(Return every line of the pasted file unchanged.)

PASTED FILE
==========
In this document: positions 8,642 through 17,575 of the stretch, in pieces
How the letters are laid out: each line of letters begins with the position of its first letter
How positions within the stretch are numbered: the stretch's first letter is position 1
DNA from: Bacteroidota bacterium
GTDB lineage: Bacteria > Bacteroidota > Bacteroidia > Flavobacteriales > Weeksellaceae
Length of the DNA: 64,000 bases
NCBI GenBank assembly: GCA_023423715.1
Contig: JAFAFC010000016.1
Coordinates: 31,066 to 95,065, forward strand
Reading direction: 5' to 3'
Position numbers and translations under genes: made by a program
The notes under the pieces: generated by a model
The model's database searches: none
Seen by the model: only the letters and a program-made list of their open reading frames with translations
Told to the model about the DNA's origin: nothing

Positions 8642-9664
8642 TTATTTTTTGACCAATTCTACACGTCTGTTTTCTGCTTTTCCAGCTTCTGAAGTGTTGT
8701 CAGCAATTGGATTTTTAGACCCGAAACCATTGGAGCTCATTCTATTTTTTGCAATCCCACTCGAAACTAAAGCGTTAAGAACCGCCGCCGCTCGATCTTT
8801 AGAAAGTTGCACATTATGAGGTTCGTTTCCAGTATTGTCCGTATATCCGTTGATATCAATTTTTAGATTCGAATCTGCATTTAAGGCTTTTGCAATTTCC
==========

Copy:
In this document: positions 8,642 through 17,575 of the stretch, in pieces
How the letters are laid out: each line of letters begins with the position of its first letter
How positions within the stretch are numbered: the stretch's first letter is position 1
DNA from: Bacteroidota bacterium
GTDB lineage: Bacteria > Bacteroidota > Bacteroidia > Flavobacteriales > Weeksellaceae
Length of the DNA: 64,000 bases
NCBI GenBank assembly: GCA_023423715.1
Contig: JAFAFC010000016.1
Coordinates: 31,066 to 95,065, forward strand
Reading direction: 5' to 3'
Position numbers and translations under genes: made by a program
The notes under the pieces: generated by a model
The model's database searches: none
Seen by the model: only the letters and a program-made list of their open reading frames with translations
Told to the model about the DNA's origin: nothing

Positions 8642-9664
8642 TTATTTTTTGACCAATTCTACACGTCTGTTTTCTGCTTTTCCAGCTTCTGAAGTGTTGT
8701 CAGCAATTGGATTTTTAGACCCGAAACCATTGGAGCTCATTCTATTTTTTGCAATCCCACTCGAAACTAAAGCGTTAAGAACCGCCGCCGCTCGATCTTT
8801 AGAAAGTTGCACATTATGAGGTTCGTTTCCAGTATTGTCCGTATATCCGTTGATATCAATTTTTAGATTCGAATCTGCATTTAAGGCTTTTGCAATTTCC